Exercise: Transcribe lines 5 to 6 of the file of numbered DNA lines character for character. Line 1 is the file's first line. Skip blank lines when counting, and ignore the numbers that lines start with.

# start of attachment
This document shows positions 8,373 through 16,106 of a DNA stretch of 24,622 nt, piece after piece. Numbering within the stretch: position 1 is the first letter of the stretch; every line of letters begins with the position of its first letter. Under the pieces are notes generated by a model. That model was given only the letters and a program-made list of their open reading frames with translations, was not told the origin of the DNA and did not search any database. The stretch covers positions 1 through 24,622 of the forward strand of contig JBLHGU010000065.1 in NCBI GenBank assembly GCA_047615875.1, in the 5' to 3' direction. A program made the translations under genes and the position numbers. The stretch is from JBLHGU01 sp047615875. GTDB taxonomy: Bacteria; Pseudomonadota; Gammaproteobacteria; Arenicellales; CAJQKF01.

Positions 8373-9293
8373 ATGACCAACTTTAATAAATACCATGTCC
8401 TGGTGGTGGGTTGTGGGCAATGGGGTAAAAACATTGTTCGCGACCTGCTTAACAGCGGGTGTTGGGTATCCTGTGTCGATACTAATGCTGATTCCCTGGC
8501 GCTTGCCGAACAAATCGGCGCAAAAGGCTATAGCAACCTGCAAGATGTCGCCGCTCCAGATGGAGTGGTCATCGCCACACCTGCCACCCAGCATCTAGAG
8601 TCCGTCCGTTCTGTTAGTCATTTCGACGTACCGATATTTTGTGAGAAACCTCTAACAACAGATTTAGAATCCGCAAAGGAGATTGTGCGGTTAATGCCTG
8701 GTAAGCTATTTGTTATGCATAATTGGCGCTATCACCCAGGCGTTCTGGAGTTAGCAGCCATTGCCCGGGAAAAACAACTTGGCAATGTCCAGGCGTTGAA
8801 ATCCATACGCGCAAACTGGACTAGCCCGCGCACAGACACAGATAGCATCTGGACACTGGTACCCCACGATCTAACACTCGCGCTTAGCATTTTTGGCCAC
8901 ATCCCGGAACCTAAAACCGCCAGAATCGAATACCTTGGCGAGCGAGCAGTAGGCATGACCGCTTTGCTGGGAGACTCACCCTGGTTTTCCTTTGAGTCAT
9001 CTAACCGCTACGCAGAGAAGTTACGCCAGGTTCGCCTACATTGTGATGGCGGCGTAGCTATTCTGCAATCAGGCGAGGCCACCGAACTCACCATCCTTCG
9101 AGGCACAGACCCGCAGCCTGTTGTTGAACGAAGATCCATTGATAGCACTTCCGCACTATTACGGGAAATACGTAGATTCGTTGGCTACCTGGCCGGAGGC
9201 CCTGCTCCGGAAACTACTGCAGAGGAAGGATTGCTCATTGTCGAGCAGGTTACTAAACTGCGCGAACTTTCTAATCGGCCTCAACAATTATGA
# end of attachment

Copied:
8501 GCTTGCCGAACAAATCGGCGCAAAAGGCTATAGCAACCTGCAAGATGTCGCCGCTCCAGATGGAGTGGTCATCGCCACACCTGCCACCCAGCATCTAGAG
8601 TCCGTCCGTTCTGTTAGTCATTTCGACGTACCGATATTTTGTGAGAAACCTCTAACAACAGATTTAGAATCCGCAAAGGAGATTGTGCGGTTAATGCCTG